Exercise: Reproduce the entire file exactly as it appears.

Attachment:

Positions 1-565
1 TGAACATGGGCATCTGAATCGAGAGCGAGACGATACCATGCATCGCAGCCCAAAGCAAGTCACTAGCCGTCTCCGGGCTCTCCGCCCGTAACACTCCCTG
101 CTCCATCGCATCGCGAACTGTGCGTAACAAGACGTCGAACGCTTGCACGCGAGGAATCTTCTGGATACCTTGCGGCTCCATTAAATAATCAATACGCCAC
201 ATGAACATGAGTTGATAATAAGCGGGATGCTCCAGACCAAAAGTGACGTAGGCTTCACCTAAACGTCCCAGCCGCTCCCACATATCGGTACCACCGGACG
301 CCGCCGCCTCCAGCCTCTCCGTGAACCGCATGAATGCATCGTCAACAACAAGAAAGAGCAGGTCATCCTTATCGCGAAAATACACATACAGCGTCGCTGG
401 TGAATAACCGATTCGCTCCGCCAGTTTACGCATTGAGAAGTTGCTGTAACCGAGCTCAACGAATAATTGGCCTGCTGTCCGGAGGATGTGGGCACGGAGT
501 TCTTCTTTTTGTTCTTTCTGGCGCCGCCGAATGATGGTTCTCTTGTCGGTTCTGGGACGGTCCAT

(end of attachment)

Positions 1-565
1 TGAACATGGGCATCTGAATCGAGAGCGAGACGATACCATGCATCGCAGCCCAAAGCAAGTCACTAGCCGTCTCCGGGCTCTCCGCCCGTAACACTCCCTG
101 CTCCATCGCATCGCGAACTGTGCGTAACAAGACGTCGAACGCTTGCACGCGAGGAATCTTCTGGATACCTTGCGGCTCCATTAAATAATCAATACGCCAC
201 ATGAACATGAGTTGATAATAAGCGGGATGCTCCAGACCAAAAGTGACGTAGGCTTCACCTAAACGTCCCAGCCGCTCCCACATATCGGTACCACCGGACG
301 CCGCCGCCTCCAGCCTCTCCGTGAACCGCATGAATGCATCGTCAACAACAAGAAAGAGCAGGTCATCCTTATCGCGAAAATACACATACAGCGTCGCTGG
401 TGAATAACCGATTCGCTCCGCCAGTTTACGCATTGAGAAGTTGCTGTAACCGAGCTCAACGAATAATTGGCCTGCTGTCCGGAGGATGTGGGCACGGAGT
501 TCTTCTTTTTGTTCTTTCTGGCGCCGCCGAATGATGGTTCTCTTGTCGGTTCTGGGACGGTCCAT